From left, Victor Tabbush, faculty director of the UCLA/J&J Health Care Executive Program and professor emeritus of UCLA Anderson School of Management; Cory Howard; and Elaine K. Hagan, associate dean, entrepreneurial initiative and executive director, Harold and Pauline Price Center for Entrepreneurship & Innovation, UCLA Anderson School of Management
Families and individuals who receive services from Cempa Community Care in Chattanooga will be the ultimate beneficiaries of specialized management training completed by the organization’s Chief Operations Officer Cory Howard and Chief Executive Officer Shannon Stephenson, two of this year’s 47 graduates of the UCLA/Johnson & Johnson Health Care Executive Program.
This intensive 11 day residential program, conducted at the UCLA Anderson School of Management, is designed to enhance the management and leadership skills of executives from community health centers, AIDS service organizations and other community-based organizations that are devoted to expanding the quality and quantity of care, treatment and support delivered to underserved and vulnerable populations nationwide. The HCEP is designed and valuable for organizations to plan for and/or implement shifts in their organizational strategies to confront the new environment for healthcare delivery, said officials.
Johnson & Johnson and UCLA Anderson developed the program in 2002 in response to the need for community based organizations to be better equipped to confront the mounting challenges in the nation’s health care system. The HCEP program is designed to sharpen leaders’ skills so they can help their health centers and AIDS service organizations improve and expand care for the people they serve.
Community health centers provide preventive and primary health care services to patients regardless of their ability to pay, particularly the medically underserved and those living in vulnerable communities. AIDS Service Organizations provide a range of free services to people infected or affected by HIV and AIDS. The program also inspires executives to create and set in motion a Community Health Improvement Project. Through a peer-and-faculty consulting process, participants develop a plan to resolve a significant issue or obstacle in their organization. Since the program’s inception in 2002, nearly 950 executives have graduated with enhanced management and leadership skills.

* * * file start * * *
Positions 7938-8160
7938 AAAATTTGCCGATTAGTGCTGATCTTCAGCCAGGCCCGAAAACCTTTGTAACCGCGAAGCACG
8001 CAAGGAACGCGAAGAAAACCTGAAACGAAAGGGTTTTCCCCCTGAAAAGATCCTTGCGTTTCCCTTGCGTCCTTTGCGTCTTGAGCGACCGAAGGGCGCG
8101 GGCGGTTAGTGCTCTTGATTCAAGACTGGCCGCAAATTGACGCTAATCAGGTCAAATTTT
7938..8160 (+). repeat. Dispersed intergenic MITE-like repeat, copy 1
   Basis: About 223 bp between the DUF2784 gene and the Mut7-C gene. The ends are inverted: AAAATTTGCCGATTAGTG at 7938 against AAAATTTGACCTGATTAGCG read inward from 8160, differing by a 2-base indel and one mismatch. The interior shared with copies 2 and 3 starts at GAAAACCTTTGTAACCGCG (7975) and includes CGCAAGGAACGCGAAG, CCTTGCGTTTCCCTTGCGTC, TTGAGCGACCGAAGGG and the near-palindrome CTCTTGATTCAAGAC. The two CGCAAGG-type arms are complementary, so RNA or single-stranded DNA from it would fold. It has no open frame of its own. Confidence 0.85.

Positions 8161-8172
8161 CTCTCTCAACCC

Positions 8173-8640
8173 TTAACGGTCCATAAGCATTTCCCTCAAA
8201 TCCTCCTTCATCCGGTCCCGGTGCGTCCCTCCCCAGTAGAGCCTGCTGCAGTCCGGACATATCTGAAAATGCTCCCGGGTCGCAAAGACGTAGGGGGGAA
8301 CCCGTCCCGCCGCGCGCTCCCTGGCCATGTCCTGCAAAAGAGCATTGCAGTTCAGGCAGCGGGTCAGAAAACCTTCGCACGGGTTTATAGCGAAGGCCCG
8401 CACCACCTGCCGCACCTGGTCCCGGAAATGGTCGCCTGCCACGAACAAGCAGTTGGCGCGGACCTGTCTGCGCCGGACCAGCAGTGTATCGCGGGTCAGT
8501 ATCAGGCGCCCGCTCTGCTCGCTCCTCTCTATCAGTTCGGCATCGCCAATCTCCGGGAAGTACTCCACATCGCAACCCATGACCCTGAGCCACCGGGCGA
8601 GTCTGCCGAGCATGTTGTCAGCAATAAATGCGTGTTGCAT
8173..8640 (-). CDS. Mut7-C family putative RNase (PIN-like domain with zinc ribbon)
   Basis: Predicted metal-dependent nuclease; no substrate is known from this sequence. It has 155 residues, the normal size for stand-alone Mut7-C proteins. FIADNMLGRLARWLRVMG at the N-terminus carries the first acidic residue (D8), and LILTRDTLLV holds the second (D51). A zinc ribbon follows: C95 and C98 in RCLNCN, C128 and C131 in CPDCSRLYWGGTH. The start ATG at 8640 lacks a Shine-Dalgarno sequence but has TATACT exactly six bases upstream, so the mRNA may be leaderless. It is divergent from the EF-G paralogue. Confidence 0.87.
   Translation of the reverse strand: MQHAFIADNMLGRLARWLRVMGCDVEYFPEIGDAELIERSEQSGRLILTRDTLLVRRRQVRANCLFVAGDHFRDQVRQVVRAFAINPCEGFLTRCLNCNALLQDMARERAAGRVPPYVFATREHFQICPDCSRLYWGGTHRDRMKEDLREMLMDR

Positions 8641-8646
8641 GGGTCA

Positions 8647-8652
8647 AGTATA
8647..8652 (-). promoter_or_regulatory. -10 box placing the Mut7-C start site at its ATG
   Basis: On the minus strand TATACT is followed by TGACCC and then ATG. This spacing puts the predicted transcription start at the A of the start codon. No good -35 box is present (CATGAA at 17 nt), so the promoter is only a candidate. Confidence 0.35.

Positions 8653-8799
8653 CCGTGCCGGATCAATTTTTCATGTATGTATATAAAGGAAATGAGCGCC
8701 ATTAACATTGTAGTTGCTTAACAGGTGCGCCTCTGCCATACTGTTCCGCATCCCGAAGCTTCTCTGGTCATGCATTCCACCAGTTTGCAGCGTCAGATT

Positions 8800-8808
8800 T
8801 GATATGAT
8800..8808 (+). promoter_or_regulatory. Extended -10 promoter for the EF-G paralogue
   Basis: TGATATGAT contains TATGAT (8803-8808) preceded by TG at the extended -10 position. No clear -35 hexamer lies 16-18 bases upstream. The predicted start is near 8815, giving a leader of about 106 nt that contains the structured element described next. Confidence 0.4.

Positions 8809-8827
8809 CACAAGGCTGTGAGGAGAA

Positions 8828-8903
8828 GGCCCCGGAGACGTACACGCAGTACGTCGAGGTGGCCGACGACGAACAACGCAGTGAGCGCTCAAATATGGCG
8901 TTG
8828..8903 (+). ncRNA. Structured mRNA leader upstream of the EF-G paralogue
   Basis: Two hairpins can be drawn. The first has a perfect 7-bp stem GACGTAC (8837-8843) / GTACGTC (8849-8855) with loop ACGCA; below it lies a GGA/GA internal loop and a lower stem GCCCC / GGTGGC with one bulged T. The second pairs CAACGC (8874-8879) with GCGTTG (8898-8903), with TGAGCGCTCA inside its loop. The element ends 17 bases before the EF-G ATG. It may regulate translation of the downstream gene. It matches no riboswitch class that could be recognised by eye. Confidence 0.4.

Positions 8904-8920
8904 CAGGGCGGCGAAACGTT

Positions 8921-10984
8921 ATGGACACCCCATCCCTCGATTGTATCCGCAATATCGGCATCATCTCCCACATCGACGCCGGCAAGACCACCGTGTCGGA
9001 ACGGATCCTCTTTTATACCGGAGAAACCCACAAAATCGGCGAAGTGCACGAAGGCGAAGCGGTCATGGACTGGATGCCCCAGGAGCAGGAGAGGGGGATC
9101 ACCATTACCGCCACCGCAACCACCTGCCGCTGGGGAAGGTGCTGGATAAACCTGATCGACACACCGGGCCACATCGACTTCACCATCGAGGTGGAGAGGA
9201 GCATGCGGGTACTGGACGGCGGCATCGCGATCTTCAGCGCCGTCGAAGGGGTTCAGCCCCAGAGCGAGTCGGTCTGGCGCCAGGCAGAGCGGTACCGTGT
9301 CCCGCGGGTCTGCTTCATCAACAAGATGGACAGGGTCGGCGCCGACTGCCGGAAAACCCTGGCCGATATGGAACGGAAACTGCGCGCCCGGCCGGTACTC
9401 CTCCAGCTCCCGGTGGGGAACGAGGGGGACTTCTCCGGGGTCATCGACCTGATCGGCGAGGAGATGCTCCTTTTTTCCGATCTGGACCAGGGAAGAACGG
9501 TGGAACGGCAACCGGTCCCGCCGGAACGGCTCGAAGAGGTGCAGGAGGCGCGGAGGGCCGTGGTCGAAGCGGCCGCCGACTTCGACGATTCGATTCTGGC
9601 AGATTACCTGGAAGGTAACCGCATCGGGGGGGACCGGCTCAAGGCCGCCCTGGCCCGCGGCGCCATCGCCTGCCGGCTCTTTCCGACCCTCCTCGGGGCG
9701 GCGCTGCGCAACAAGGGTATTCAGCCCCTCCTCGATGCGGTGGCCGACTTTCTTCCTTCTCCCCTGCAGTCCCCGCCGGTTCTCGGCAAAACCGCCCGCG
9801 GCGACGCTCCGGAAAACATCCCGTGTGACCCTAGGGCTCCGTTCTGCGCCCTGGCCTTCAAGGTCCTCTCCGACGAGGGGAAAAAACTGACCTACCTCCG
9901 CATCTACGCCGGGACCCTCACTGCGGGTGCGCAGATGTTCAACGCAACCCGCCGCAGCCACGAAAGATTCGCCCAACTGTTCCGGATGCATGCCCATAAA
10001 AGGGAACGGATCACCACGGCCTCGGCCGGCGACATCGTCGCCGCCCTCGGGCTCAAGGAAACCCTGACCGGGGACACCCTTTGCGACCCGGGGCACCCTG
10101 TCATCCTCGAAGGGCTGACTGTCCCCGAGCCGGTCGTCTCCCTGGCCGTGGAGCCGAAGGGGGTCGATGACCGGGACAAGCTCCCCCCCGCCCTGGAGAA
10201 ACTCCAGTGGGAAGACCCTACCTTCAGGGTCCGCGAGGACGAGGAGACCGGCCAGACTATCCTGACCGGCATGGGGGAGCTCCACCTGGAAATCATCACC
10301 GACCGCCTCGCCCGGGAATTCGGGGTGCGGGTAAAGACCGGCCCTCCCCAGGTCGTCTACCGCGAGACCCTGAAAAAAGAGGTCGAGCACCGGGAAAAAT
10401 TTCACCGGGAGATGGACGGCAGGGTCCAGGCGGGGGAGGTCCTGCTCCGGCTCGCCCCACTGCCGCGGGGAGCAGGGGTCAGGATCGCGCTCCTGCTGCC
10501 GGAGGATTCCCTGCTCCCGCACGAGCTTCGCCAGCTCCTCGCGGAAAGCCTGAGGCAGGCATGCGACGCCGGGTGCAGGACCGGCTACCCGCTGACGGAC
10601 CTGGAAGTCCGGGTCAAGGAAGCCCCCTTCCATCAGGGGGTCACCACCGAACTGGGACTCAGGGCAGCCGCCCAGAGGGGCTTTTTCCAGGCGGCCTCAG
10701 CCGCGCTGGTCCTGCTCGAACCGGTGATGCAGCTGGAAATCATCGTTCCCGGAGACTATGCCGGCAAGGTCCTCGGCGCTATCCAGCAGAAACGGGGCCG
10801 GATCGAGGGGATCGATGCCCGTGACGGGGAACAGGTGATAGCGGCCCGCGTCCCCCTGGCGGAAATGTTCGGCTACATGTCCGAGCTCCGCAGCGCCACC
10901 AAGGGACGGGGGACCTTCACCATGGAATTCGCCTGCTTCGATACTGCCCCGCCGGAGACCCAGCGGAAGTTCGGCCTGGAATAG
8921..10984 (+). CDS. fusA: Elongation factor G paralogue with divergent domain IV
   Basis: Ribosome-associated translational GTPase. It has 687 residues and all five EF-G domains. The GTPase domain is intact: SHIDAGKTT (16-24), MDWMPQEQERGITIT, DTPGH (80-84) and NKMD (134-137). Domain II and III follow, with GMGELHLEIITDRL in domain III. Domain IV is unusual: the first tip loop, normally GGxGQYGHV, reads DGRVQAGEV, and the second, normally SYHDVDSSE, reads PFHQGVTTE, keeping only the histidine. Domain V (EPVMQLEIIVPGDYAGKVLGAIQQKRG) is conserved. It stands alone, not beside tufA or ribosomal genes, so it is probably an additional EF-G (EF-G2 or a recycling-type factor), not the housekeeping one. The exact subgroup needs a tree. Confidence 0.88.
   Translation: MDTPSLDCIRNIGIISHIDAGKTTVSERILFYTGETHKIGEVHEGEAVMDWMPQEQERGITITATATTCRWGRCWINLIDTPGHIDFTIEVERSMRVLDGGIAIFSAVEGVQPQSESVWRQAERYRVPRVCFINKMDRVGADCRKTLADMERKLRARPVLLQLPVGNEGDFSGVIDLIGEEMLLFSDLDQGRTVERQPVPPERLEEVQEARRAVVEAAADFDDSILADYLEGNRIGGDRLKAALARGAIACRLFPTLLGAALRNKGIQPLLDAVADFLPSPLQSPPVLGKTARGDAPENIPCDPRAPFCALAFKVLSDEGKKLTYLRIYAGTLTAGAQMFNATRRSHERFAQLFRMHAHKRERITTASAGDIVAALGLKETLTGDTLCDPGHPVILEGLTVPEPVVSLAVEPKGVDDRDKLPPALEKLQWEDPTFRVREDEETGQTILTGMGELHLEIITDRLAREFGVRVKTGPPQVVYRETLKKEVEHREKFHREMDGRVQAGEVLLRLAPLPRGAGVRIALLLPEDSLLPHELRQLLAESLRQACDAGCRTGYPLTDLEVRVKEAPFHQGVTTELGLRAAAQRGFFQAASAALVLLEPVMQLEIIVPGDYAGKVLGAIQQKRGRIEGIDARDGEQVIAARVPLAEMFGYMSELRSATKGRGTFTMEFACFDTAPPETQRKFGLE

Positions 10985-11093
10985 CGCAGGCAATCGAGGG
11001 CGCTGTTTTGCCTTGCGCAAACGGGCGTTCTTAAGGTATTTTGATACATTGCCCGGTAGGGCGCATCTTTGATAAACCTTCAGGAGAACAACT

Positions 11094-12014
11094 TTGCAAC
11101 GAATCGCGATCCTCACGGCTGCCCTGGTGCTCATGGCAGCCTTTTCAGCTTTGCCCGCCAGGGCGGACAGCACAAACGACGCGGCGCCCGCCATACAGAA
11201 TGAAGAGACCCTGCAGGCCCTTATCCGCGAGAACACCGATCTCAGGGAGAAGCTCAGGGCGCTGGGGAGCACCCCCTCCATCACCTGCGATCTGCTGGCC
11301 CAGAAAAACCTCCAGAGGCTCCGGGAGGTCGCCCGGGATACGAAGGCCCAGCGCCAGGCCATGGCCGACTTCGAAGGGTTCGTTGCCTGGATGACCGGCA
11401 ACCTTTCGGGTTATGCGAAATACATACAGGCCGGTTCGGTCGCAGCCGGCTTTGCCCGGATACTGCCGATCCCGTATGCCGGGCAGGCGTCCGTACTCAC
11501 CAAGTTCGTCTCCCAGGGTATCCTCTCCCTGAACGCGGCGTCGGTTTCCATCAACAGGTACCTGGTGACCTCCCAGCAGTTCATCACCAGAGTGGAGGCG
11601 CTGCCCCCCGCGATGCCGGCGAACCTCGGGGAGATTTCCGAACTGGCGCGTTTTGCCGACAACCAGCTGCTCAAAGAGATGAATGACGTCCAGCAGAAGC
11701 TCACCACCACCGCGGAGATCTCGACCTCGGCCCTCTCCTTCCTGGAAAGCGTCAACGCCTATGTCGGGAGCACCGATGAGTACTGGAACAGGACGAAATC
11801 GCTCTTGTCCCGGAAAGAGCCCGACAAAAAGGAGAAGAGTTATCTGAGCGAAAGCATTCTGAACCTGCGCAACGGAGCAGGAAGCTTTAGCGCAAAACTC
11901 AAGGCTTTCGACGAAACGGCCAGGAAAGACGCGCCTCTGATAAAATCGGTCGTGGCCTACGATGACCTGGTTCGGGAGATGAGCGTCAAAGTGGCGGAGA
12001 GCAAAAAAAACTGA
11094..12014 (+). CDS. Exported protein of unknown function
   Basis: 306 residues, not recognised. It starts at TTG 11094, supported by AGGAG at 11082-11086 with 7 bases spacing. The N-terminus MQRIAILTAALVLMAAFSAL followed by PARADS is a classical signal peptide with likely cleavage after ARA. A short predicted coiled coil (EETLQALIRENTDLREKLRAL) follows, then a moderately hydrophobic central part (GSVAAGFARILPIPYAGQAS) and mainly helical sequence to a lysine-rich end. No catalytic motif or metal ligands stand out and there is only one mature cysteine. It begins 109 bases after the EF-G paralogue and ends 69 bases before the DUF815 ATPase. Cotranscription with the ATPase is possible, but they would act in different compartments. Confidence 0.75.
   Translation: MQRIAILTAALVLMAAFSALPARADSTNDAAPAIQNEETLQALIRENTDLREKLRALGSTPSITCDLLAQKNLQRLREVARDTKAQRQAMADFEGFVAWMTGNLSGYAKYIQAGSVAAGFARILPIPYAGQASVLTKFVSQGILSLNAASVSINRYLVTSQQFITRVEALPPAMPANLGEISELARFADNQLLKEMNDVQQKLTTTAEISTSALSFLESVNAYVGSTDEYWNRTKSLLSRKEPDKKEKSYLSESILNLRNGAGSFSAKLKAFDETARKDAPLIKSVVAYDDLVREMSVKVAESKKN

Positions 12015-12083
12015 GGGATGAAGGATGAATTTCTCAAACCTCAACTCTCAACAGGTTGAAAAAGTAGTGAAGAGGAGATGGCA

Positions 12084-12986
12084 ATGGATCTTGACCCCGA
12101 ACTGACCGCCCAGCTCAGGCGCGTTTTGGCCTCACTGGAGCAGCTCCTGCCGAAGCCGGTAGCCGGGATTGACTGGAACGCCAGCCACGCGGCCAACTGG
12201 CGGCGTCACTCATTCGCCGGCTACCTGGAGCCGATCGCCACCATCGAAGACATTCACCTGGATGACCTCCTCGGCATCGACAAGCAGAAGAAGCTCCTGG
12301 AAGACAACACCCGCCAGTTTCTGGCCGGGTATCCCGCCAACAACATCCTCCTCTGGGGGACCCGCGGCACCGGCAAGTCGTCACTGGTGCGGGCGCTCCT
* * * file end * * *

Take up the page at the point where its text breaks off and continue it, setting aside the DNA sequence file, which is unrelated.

Participants are selected through a competitive application process and Johnson and Johnson subsidizes the majority of the program costs (tuition, training materials, lodging and meals) for both the participant and their co-participant.
“The UCLA Anderson School of Management is delighted to partner with Johnson & Johnson to bring needed management training to community-based health care and health-related organizations in order to ensure the viability of our country’s community health care providers,” said Victor Tabbush, faculty director at UCLA Anderson for the Health Care Executive Program.
For more information about the UCLA/ Johnson & Johnson Health Care Executive Program, including future program dates and application information, visit http://www.anderson.ucla.edu/price/jnj/hcep